John Sephton FSyI, Account Director at Axis Security Services looks at the impact of COVID-19 on the Manned Guarding industry.
As this is my first article for International Security Journal, I would like to discuss my own views on the implications of Manned Guarding coming out of the COVID-19 situation. COVID-19 has been a curse on us and the deaths have been horrendous, but some good has come out of this situation we find ourselves currently in. The good that has come out of this period in our history is that communities have become stronger and more resilient and people have found a new appreciation of each other and their communities.
Companies have come to the realisation that home working may be a plausible option and can cut down on the running costs of having a mobile workforce. The world’s CO2 emissions have reduced dramatically if the posts on social media are to be believed and people have reflected on what is really important to them and got to spend more time with families. Reflecting on past work ethics, sometimes you get caught up in the seconds of the day and do not appreciate what is really going on with you and your closest friends and family. The frontline workers have held society together and definitely should be more appreciated going forward as we get back to the level of normal that we have come to expect.
I work in the Manned Guarding industry and have done so for many years and in those years, there has been a lot of change. Not only in the security industry but how the professional standards have risen and how we are being perceived as more professional and a much needed part of the business we are hired to protect. The industry is ever evolving and it takes a crisis like the one we have now to really focus the mind on what our next course of evolution is. Security officers will by default always find a way to deal with a crisis and come out of it improved and more resilient. COVID-19 has given us a curve ball, but I feel we will come out of this situation a more recognised and appreciated industry for the clients and businesses that need us. That is, if people remember that security officers turned up to work when others could not and ensured that the places they protect were still standing for people to return to and earn their wages.
Security officers normally deal with the public on a day to day basis and the process of how they will do this will change. There will be more distance between the officers and clients, more time to process people and visitors while the threat of COVID-19 is still at the level it is. Please bear this in mind that security officers are people too and they are trying to keep everybody safe and not be a total hindrance to what would have been a normal activity for you when you return to work. There will be new measures in place and new ways of dealing with you if you forget your pass. Some businesses have installed thermal cameras in their reception areas and most have hand hygiene points littered around, please use them regularly.
I feel that security companies will introduce COVID-19 training as a normal part of their continual professional development or part of the induction package when a new team member starts. Risk assessments will need to include, by default, the potential impact of contagious viruses and how to mitigate risks associated with it. I am hoping by now that businesses have made a headway into this important process and I don’t see it disappearing anytime soon so risk assessors will need further training going forward.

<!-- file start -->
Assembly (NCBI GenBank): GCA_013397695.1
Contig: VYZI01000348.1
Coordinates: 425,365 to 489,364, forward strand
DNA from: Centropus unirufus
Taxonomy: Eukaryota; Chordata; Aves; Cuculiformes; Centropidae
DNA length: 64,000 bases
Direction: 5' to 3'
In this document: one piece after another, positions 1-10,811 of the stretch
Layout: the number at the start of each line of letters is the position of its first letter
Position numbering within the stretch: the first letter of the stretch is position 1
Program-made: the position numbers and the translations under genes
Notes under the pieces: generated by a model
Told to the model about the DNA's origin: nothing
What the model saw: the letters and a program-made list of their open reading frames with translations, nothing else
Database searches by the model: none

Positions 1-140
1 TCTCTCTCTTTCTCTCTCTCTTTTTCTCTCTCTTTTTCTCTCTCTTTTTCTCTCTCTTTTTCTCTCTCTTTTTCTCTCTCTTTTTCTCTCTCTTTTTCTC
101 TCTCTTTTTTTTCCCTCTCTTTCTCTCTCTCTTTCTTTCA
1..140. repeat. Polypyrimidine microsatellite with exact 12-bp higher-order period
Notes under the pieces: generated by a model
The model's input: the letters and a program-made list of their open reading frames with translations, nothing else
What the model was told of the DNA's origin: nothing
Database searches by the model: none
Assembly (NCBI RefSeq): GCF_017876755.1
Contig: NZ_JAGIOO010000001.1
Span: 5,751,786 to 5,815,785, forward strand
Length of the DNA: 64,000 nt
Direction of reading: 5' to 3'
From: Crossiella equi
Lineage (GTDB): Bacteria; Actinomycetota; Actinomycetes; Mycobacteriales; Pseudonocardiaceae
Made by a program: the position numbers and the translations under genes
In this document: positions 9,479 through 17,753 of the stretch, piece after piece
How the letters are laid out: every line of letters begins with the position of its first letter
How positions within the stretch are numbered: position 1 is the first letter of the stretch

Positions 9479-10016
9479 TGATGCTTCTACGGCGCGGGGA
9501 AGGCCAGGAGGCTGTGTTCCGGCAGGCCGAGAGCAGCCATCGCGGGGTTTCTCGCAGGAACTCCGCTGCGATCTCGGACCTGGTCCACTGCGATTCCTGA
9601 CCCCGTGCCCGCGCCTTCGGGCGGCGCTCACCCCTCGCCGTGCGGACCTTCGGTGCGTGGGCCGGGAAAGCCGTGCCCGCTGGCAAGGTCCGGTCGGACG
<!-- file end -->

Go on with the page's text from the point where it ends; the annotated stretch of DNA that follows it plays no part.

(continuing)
What you should expect when you finally return to work is a slower access and egress from buildings, more checks and less people using elevators and escalators. People will be more reluctant to hold long meetings and shake the hands of visitors, not shaking is a little alien at first but the obligatory elbow bump has become the new handshake. If you remember Demolition Man the movie you will know what I mean by it as physical welcomes are actively discouraged.
Shops and offices will impose a one way in and one way out system if they can, but this is for everybody’s safety and should be observed. There will be cases they cannot so they will limit numbers to their shops. There may be more checks being commenced on individuals coming into buildings by security or other teams so please give yourself more time than normal to check through security and limit the time you are in the office.
If you are a purchaser of security services however big or small and if you are able, please ensure the companies you are employing have a budget for the training of their teams and add an extra line in the security budget for it. A motivated workforce coming out of this situation is something that we all should be aiming for and employers and purchasers of security have a duty to do. Investing in the future of your security team can only bring back a more positive, motivated and dedicated workforce to protect the premises and people they are assigned to.
Security officers, they were there at the beginning of it, they were there through the thick of it and they will be there at the end of it, we need to appreciate them going forward. They have risked their health to come to work with the threat of catching COVID-19 and potentially taking it back to their families. We owe all frontline workers a debt of gratitude that goes way beyond clapping on the doorstep and we should all look for ways to make them feel appreciated.
This article was published in the August 2020 edition of International Security Journal. Pick up your FREE digital copy on the link here